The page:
Launched: 31 January 1971 UT 21:03:02 (4:03:02 p.m. EST)
Landed on Moon: 5 February 1971 UT 09:18:11 (04:18:11 a.m. EST)
Landing Site: Fra Mauro (3.65 S, 17.47 W)
Returned to Earth: 9 February 1971 UT 21:05:00 (04:05:00 p.m. EST)
Alan B. Shepard, Jr., commander
Stuart A. Roosa, command module pilot Edgar D. Mitchell, lunar module pilot
Apollo 14 was the third mission in which humans walked on the lunar surface and returned to Earth. On 5 February 1971 two astronauts (Apollo 14 Commander Alan B. Shepard, Jr. and LM pilot Edgar D. Mitchell) landed near Fra Mauro crater on the Moon in the Lunar Module (LM) while the Command and Service Module (CSM) (with CM pilot Stuart A. Roosa) continued in lunar orbit. During their stay on the Moon, the astronauts set up scientific experiments, took photographs, and collected lunar samples. The LM took off from the Moon on 6 February and the astronauts returned to Earth on 9 February.
The LM, with Shepard and Mitchell aboard, separated from the CSM, piloted by Roosa, at 04:50:44 UT on 5 February and landed at 09:18:11 UT in the hilly upland region 24 km north of the rim of Fra Mauro crater at 3.6 S, 17.5 W. The astronauts made two moonwalk EVA's totaling 9 hours, 23 minutes, one on 5 February and one on 6 February, during which the Apollo lunar surface experiments package (ALSEP) was placed on the surface of the moon, 42.9 kg of lunar samples were acquired, and photographs were taken. At the end of the second EVA Shepard hit two golf balls. Experiments were also performed from the CSM in equatorial orbit.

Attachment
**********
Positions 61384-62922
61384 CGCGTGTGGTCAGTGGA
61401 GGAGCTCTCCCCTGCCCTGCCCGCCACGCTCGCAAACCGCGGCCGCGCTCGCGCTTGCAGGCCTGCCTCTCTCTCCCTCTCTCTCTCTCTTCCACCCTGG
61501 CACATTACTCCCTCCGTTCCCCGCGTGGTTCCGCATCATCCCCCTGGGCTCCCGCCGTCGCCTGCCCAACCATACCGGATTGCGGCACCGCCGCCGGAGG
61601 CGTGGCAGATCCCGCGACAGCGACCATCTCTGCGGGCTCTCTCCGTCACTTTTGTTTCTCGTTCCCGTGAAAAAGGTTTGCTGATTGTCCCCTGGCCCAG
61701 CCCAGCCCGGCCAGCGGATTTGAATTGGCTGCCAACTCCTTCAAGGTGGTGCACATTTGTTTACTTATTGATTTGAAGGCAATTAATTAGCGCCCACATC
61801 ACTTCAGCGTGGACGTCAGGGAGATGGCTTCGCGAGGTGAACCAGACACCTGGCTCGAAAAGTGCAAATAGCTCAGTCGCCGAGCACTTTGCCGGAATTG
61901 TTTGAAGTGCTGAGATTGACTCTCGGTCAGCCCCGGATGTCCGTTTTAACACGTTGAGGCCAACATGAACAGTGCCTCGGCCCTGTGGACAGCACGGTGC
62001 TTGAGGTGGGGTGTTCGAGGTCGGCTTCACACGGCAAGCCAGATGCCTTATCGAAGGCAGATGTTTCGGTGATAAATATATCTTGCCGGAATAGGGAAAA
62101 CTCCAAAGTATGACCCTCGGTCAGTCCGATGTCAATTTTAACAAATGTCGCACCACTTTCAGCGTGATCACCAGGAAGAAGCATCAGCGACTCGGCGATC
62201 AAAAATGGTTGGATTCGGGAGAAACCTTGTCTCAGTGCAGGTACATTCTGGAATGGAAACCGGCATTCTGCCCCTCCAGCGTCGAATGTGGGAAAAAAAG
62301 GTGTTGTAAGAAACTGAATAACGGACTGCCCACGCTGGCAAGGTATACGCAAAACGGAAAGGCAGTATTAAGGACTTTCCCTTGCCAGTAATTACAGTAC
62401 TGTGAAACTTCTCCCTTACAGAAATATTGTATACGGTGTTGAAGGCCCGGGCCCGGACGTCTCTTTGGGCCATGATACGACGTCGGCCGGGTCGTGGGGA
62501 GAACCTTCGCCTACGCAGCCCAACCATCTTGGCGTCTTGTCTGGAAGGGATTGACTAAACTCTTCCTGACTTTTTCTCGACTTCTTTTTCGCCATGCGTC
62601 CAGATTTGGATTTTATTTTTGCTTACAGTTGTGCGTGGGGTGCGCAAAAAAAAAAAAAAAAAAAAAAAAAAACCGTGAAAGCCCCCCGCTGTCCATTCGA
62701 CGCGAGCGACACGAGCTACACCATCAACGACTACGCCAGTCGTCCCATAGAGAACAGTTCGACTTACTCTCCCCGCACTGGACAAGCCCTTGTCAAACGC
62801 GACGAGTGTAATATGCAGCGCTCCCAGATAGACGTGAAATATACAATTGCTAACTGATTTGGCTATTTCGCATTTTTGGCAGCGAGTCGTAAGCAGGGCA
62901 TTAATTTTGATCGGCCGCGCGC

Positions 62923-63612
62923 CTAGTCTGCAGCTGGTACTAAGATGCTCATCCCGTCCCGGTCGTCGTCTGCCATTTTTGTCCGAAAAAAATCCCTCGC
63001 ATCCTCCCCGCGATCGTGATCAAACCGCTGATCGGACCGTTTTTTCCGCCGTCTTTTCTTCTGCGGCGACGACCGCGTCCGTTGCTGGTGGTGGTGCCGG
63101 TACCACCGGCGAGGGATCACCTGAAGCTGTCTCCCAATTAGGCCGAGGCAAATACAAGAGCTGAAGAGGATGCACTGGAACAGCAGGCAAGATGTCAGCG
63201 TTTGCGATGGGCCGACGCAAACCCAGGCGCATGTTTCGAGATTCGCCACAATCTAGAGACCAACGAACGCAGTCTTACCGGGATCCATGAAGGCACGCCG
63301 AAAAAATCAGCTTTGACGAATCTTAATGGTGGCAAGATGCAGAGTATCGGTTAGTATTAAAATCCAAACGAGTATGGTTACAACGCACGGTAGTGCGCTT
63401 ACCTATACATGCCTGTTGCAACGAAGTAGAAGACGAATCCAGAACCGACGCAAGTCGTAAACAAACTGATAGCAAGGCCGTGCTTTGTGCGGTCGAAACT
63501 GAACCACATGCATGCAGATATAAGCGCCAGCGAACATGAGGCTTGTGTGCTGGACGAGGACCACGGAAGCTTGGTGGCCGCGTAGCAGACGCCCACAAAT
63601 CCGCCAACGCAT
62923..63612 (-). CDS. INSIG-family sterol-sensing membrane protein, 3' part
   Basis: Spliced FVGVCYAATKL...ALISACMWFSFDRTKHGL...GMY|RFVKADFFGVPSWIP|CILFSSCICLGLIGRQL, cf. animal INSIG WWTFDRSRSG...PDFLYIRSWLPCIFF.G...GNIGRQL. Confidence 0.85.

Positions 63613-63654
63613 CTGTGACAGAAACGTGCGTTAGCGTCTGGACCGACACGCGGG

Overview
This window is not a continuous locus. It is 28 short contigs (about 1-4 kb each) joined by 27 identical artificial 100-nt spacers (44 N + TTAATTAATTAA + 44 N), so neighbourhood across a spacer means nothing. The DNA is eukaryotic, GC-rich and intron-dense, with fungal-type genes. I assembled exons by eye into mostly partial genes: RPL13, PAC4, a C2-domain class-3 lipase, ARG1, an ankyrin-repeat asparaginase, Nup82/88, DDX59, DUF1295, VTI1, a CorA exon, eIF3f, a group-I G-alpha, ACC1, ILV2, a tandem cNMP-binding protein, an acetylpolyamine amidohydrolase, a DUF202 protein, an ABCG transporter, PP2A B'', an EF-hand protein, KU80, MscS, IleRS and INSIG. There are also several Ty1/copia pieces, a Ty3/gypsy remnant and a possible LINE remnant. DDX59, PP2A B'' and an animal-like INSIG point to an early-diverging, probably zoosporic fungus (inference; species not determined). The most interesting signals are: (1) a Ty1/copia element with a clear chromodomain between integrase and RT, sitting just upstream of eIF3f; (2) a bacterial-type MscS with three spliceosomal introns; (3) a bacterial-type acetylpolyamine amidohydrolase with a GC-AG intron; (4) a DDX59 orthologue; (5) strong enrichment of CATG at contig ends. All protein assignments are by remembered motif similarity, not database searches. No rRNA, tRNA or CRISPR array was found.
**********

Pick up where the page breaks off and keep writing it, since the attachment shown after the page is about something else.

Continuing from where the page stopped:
The LM lifted off from the Moon at 18:48:42 UT on 6 February after 33 hours, 31 minutes on the lunar surface. It impacted the Moon on 8 February 00:45:25.7 UT at 3.42 S, 19.67 W. Apollo 14 splashed down in the Pacific Ocean on 9 February 1971 at 21:05:00 UT (4:05:00 p.m. EST) after a mission elapsed time of 216 hrs, 1 min, 58 secs. The splashdown point was 27 deg 1 min S, 172 deg 39 min W, 765 nautical miles south of American Samoa. The astronauts and capsule were picked up by the recovery ship USS New Orleans. This was the last Apollo mission in which the astronauts were put in quaratine after their return.
Performance of the spacecraft, the third of the Apollo H-series missions, was good for most aspects of the mission. The primary mission goals of deployment of the ALSEP and other scientific experiments, collection of lunar samples, surface photography, and photography, radio science and other scientific experiments from orbit were achieved with the exception of the full coverage planned for the Hycon camera. Shepard, 47, was a Navy captain on his second spaceflight (he'd flown previously as the first American in space on Mercury Redstone 3), Roosa, 37, was an Air Force major on his first spaceflight, and Mitchell, 40, was a Navy commander also on his first spaceflight. The backup crew for this mission was Eugene Cernan, Ronald Evans, and Joe Engle. The Apollo 14 command module "Kitty Hawk" is currently on display at the Astronaut Hall of Fame in Titusville, Florida.
America's first experimental space station, Skylab, was designed for long durations. Skylab program objectives were twofold: To prove that humans could live and work in space for extended periods, and to expand our knowledge of solar astronomy well beyond Earth-based observations. The program was successful in all respects despite early mechanical difficulties. Skylab was launched into Earth orbit by a Saturn V rocket on May 14, 1973. Through the use of a "dry" third stage of the Saturn V rocket, the station was completely outfitted as a workshop area before launch. Crews visited Skylab and returned to Earth in Apollo spacecraft. Three, three-man crews occupied the Skylab workshop for a total of 171 days and 13 hours. It was the site of nearly 300 scientific and technical experiments, including medical experiments on humans' adaptability to zero